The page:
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Cooper?

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Post Options Post Options   Thanks (0) Thanks(0)     Back to Top Direct Link To This Post Posted: February/09/2011 at 14:56
ccoker View Drop Down
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Toying with the idea of a Cooper in Classic in 7mm08 with the 22" barrel

Never had nor fondled one even..
Love old Sakos but am interested in a 7-08 and the Cooper has my interest peaked

Thought about a Kimber but I just hear way too many accuracy issues
My expectations of a gun over 1K is it should be easy to find a factory load that does 1" and able to get .5 with careful handloading.

Thoughts
Post Options Post Options   Thanks (0) Thanks(0)     Back to Top Direct Link To This Post Posted: February/09/2011 at 14:57
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go for itBig Grin
Post Options Post Options   Thanks (0) Thanks(0)     Back to Top Direct Link To This Post Posted: February/09/2011 at 15:34
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I have 2 Coopers that you're welcome to shoot if you happen to be up this way anytime.
Post Options Post Options   Thanks (0) Thanks(0)     Back to Top Direct Link To This Post Posted: February/09/2011 at 15:36
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Thanks Ted...
much appreciated
If you get into Cen Tex any time soon, I got a place to go for us

Post Options Post Options   Thanks (0) Thanks(0)     Back to Top Direct Link To This Post Posted: February/09/2011 at 15:43
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Mine aren't hunting sporters, though.  They are varmint rifles in 6PPC and .223.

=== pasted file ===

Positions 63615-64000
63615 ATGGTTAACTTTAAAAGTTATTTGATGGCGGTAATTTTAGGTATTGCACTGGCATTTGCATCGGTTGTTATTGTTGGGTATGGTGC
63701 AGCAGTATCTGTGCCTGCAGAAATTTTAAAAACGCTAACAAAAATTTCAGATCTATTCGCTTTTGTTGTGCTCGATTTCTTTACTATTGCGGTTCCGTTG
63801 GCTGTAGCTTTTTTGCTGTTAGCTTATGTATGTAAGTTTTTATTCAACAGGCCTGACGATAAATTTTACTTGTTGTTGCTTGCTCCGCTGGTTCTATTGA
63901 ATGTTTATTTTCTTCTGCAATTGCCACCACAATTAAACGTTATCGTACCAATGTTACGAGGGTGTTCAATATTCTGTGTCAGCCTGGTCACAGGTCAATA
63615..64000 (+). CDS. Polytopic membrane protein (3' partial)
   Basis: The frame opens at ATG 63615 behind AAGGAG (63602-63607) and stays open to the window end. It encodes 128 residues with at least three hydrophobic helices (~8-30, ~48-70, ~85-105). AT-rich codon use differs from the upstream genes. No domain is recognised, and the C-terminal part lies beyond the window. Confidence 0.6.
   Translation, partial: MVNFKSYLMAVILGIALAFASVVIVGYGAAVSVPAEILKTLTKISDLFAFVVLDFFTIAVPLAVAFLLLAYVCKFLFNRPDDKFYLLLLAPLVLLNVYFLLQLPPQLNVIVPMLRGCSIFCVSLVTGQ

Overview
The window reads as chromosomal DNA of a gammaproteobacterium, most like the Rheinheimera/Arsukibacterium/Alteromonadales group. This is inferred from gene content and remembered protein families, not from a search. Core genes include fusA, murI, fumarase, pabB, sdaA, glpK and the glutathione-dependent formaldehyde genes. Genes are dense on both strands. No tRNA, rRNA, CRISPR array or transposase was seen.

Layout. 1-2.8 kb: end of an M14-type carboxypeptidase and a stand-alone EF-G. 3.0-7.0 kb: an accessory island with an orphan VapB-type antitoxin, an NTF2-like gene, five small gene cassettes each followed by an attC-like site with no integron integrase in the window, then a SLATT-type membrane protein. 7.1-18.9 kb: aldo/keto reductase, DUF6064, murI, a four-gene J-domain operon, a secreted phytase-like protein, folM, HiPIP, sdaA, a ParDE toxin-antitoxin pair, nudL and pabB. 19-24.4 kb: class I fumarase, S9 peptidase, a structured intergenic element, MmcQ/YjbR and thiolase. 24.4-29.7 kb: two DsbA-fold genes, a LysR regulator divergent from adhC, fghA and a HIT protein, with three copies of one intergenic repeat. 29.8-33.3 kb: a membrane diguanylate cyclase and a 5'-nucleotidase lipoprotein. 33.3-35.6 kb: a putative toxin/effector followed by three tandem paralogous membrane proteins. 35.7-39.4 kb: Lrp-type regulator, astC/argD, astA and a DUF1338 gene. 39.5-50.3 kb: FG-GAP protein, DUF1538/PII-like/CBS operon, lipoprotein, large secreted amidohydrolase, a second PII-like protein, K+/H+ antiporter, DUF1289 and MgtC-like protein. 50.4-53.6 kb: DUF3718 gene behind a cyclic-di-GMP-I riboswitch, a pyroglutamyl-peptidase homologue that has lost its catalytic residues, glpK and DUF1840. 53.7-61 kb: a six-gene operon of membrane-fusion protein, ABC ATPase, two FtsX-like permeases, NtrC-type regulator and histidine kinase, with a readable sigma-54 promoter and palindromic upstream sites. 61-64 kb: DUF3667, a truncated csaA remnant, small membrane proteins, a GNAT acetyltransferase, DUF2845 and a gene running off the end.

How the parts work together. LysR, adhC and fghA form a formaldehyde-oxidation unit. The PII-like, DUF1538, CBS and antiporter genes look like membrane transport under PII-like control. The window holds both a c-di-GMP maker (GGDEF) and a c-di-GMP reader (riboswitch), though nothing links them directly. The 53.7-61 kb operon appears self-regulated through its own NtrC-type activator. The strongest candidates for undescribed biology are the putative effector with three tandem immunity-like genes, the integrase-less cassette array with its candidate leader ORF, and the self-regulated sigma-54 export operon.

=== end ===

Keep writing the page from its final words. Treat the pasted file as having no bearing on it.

BTW, I tried to respond to your PM questions on the Kimber, but your inbox is full.
Post Options Post Options   Thanks (0) Thanks(0)     Back to Top Direct Link To This Post Posted: February/09/2011 at 16:24
ccoker View Drop Down
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ah
thanks
will clean out
the Cooper has my interest
Post Options Post Options   Thanks (0) Thanks(0)     Back to Top Direct Link To This Post Posted: February/09/2011 at 17:55
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Never had accuracy problems with kimbers, but last tactical had trigger and extraction problems. Love to have a classic but have only worked with the Phoenix 6.5x284. Under an 1" shouldn't be a problem. Here are some 5 shot minute of pick up hoods groups, left target flyer was a sighter. 
Post Options Post Options   Thanks (0) Thanks(0)     Back to Top Direct Link To This Post Posted: February/09/2011 at 18:14
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Cooper makes their rifles right down the road from me.  They won't let one leave the shop that won't shoot to your expectations.  They are oh-so-nice.  If I didn't spend so much on optics, I would have one by now.